Association methods based on haplotype similarity (HS) can overcome power and stability issues encountered in standard haplotype analyses. Current HS methods can be generally classified into evolutionary and two-sample approaches. We propose a new regression-based HS association method for case-control studies that incorporates covariate information and combines the advantages of the two classes of approaches by using inferred ancestral haplotypes. We first estimate the ancestral haplotypes of case individuals and then, for each individual, an ancestral-haplotype-based similarity score is computed by comparing that individuals observed genotype with the estimated ancestral haplotypes. Trait values are then regressed on the similarity scores. Covariates can easily be incorporated into this regression framework. To account for the bias in the raw p-values due to the use of case data in constructing ancestral haplotypes, as well as to account for variation in ancestral haplotype estimation, a permutation procedure is adopted to obtain empirical p-values. Compared with the standard haplotype score test and the multilocus T(2) test, our method improves power when neither the allele frequency nor linkage disequilibrium between the disease locus and its neighboring SNPs is too low and is comparable in other scenarios. We applied our method to the Genetic Analysis Workshop 15 simulated SNP data and successfully pinpointed a stretch of SNPs that covers the fine-scale region where the causal locus is located.
We propose a similarity-based regression method to detect associations between traits and multimarker genotypes. The model regresses similarity in traits for pairs of "unrelated" individuals on their haplotype similarities, and detects the significance by a score test for which the limiting distribution is derived. The proposed method allows for covariates, uses phase-independent similarity measures to bypass the needs to impute phase information, and is applicable to traits of general types (e.g., quantitative and qualitative traits). We also show that the gene-trait similarity regression is closely connected with random effects haplotype analysis, although commonly they are considered as separate modeling tools. This connection unites the classic haplotype sharing methods with the variance-component approaches, which enables direct derivation of analytical properties of the sharing statistics even when the similarity regression model becomes analytically challenging.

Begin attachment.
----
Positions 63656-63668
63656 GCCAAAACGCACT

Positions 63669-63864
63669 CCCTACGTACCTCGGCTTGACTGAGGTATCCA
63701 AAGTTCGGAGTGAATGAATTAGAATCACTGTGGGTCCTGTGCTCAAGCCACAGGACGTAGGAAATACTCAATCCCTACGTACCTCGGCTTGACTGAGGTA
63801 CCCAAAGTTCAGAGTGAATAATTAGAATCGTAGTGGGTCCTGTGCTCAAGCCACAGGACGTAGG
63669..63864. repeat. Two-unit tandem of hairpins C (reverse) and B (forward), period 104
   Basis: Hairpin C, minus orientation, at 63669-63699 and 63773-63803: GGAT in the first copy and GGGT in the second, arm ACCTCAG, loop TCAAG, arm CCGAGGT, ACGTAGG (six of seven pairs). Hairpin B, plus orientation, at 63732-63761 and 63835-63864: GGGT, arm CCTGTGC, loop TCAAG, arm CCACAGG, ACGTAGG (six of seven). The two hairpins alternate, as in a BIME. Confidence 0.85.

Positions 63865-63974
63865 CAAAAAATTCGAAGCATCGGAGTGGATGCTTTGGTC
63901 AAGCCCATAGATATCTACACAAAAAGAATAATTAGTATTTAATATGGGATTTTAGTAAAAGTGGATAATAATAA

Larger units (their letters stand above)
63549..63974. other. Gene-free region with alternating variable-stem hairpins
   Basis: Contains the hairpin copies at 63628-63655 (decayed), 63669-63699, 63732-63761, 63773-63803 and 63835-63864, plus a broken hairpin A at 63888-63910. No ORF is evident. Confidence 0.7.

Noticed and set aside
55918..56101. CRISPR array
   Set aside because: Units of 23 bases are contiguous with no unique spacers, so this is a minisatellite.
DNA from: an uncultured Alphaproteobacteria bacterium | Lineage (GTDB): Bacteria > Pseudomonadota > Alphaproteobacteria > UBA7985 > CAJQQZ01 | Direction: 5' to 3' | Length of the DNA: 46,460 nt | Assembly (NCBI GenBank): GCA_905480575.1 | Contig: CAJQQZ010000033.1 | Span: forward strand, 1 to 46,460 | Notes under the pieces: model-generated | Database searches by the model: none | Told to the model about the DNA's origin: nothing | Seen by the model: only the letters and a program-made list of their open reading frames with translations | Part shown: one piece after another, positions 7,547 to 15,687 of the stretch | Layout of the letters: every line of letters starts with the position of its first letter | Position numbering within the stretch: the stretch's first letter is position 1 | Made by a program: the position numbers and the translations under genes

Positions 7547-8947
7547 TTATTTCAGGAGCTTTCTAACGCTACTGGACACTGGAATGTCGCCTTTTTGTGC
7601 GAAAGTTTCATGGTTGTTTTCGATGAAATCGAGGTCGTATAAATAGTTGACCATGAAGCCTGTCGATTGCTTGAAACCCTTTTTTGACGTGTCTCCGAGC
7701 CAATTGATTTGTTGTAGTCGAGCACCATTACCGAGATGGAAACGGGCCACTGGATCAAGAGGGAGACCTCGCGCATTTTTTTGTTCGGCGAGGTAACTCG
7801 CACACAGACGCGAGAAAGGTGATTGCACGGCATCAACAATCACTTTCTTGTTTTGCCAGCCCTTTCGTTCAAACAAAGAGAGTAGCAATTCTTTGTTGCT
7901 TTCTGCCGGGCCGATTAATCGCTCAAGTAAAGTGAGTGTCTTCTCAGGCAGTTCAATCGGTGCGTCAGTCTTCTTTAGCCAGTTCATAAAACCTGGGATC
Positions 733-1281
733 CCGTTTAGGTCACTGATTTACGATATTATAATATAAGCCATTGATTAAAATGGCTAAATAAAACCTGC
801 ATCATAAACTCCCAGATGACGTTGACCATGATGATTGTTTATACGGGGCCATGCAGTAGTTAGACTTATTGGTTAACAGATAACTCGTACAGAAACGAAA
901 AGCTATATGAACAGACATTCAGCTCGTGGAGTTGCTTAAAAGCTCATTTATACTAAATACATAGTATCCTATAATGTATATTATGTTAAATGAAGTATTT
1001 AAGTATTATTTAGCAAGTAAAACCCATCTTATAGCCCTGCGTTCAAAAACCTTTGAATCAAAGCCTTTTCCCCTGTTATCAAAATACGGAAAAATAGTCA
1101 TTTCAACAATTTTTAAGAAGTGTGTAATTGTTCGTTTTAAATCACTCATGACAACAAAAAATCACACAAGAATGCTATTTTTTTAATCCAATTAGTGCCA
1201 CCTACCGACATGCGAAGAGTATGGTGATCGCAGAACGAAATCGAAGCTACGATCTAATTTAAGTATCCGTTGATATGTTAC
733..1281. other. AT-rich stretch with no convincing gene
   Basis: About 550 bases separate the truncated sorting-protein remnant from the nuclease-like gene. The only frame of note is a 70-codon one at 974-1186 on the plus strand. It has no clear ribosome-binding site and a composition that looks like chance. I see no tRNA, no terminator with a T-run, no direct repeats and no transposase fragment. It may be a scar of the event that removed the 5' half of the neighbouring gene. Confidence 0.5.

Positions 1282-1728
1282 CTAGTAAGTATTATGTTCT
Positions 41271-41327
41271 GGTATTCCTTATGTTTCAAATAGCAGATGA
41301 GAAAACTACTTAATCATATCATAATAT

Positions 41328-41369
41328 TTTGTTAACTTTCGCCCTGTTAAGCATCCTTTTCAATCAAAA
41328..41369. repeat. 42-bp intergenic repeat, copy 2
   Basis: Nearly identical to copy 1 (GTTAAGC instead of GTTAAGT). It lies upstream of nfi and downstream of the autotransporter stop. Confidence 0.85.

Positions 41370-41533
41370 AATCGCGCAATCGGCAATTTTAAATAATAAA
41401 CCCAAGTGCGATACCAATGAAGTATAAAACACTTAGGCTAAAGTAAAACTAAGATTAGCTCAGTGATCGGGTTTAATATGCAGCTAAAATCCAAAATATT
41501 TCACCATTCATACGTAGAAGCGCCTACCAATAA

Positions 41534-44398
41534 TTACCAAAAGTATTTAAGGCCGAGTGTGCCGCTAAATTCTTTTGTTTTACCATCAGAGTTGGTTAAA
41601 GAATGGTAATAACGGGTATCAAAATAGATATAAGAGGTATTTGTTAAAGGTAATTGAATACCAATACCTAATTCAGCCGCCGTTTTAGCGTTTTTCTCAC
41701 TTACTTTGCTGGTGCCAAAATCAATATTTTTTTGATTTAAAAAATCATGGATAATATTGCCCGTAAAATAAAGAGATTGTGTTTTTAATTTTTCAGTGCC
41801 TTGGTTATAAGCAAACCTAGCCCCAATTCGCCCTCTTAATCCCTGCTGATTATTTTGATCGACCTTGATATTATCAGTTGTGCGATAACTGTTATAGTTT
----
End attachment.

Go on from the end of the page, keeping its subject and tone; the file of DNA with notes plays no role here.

Prior genome-wide association studies (GWAS) of major depressive disorder (MDD) have met with limited success. We sought to increase statistical power to detect disease loci by conducting a GWAS mega-analysis for MDD. In the MDD discovery phase, we analyzed more than 1.2 million autosomal and X chromosome single-nucleotide polymorphisms (SNPs) in 18?759 independent and unrelated subjects of recent European ancestry (9240 MDD cases and 9519 controls). In the MDD replication phase, we evaluated 554 SNPs in independent samples (6783 MDD cases and 50?695 controls). We also conducted a cross-disorder meta-analysis using 819 autosomal SNPs with P<0.0001 for either MDD or the Psychiatric GWAS Consortium bipolar disorder (BIP) mega-analysis (9238 MDD cases/8039 controls and 6998 BIP cases/7775 controls). No SNPs achieved genome-wide significance in the MDD discovery phase, the MDD replication phase or in pre-planned secondary analyses (by sex, recurrent MDD, recurrent early-onset MDD, age of onset, pre-pubertal onset MDD or typical-like MDD from a latent class analyses of the MDD criteria). In the MDD-bipolar cross-disorder analysis, 15 SNPs exceeded genome-wide significance (P<5 × 10(-8)), and all were in a 248?kb interval of high LD on 3p21.1 (chr3:52?425?083-53?822?102, minimum P=5.9 × 10(-9) at rs2535629). Although this is the largest genome-wide analysis of MDD yet conducted, its high prevalence means that the sample is still underpowered to detect genetic effects typical for complex traits. Therefore, we were unable to identify robust and replicable findings. We discuss what this means for genetic research for MDD. The 3p21.1 MDD-BIP finding should be interpreted with caution as the most significant SNP did not replicate in MDD samples, and genotyping in independent samples will be needed to resolve its status.